From cloud automation engineer to adjunct instructor to customer service rep, the 21st-century workforce contains home-based opportunities spanning numerous industries. And while daily tasks certainly vary by occupation, some of the core things needed to perform successfully remain the same for every remote worker regardless of field.
Here’s a look at four basic work-from-home necessities:
1. A Strong Internet Connection
In today’s tech-dependent world, virtually every remote position involves using a computer for one thing or another—accessing databases, sharing documents, recording data, corresponding with clients, and videoconferencing with colleagues, to name a few. Think of reliable internet service as a lifeline.
“All our communication happens over Google Drive, Google Meet, and Slack Chat. It’s critical to have a fast and reliable internet connection in order to have smooth video chats and have access to files and code,” says remote worker Dave Baker, a senior web developer for Envato.
2. A Good, Dedicated Workspace
Remote workers perform better when they create a specific area for their job. Such a space promotes productivity by limiting distractions, preventing material from scattering throughout the house, and mentally compartmentalizing professional from personal.
“Having a dedicated workspace is critical for me because I have a toddler,” says Lindsay Wissman of The Content Factory. “It’s literally impossible to work with her near me. Not only is she distracting for me, but she wants to touch my laptop. If she breaks it, she can’t afford to buy me a new one, and I certainly don’t need her typing endless strings of random letters to my clients. Having my own space helps me get away from my kid, the TV, the dishes in the sink, or the laundry that needs to be folded so I can focus.”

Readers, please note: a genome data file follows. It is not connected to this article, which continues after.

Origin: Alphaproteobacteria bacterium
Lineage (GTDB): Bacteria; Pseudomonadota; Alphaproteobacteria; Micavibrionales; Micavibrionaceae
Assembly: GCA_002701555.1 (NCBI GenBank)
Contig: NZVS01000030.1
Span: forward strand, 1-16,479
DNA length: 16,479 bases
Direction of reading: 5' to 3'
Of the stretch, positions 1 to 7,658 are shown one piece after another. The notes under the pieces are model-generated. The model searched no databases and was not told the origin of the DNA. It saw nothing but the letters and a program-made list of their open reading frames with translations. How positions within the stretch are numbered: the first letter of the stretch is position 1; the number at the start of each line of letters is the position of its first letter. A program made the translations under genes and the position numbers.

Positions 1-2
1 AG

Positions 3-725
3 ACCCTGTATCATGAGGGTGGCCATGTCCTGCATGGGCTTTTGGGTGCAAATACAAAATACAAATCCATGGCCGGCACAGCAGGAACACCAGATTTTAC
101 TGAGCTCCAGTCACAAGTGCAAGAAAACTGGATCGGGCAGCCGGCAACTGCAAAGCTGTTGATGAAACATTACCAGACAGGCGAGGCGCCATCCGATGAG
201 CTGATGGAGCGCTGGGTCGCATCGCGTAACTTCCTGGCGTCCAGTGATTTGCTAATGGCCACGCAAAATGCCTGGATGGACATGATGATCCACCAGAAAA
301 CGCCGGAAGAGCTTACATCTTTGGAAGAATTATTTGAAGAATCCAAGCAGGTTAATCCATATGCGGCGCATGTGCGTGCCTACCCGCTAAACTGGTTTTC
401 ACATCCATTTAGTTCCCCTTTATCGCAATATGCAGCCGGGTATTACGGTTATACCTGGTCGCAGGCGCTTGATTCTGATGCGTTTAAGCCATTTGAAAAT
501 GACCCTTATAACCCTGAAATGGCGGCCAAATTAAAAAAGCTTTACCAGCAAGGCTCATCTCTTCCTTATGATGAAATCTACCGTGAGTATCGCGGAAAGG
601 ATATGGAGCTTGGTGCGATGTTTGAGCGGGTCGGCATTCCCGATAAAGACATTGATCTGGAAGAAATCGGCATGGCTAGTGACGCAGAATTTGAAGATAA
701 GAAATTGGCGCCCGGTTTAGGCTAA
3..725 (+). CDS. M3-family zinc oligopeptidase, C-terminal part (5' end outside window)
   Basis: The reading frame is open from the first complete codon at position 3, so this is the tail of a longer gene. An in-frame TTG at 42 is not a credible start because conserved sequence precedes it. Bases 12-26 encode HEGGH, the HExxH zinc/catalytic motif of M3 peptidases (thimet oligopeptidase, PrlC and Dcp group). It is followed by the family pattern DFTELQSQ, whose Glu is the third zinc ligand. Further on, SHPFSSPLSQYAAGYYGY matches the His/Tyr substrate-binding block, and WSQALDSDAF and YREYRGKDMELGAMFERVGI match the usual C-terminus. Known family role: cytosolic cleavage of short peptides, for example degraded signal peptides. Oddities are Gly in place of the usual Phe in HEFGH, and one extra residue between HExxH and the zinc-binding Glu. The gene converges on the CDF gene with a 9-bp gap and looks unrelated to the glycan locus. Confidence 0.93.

3. Inherent Self-Motivation
Working without the gaze of an on-site manager often feels liberating to remote workers. But such an arrangement also means being self-motivated when working alone, developing into a time management master, initiating conversations when you need help, and fighting the urge to procrastinate.
“When you work remotely, you often have the freedom to set your own schedule and divide up your workload however you want. But all this freedom can be challenging, since it’s completely up to you to structure your time and get stuff done. You’ll need to be self-directed and self-motivated for this setup to work,” says Rebecca Safier of Student Loan Hero.
4. Connections to the Outside World
Finally, remote work becomes hard to sustain long-term without social ties. Everyone needs some contact with others, so successful virtual workers make getting their “people fix” a priority.
“Being able to connect with the outside world—especially my coworkers—is very important to me because frankly, remote work can be lonely,” Wissman says. “The nature of my work (writing) is oftentimes isolating. There have been times I’ve gone days without talking to someone who lives outside my house. To keep our team connected and the lines of communication open, my company uses Slack. Whether I need to vent some frustration to a friend, or ask a question about a project, Slack helps me touch base with the outside world, which is good for my psyche, and in turn, makes me a better employee.”
Written by Beth Braccio Hering
Don't forget to share this article with friends!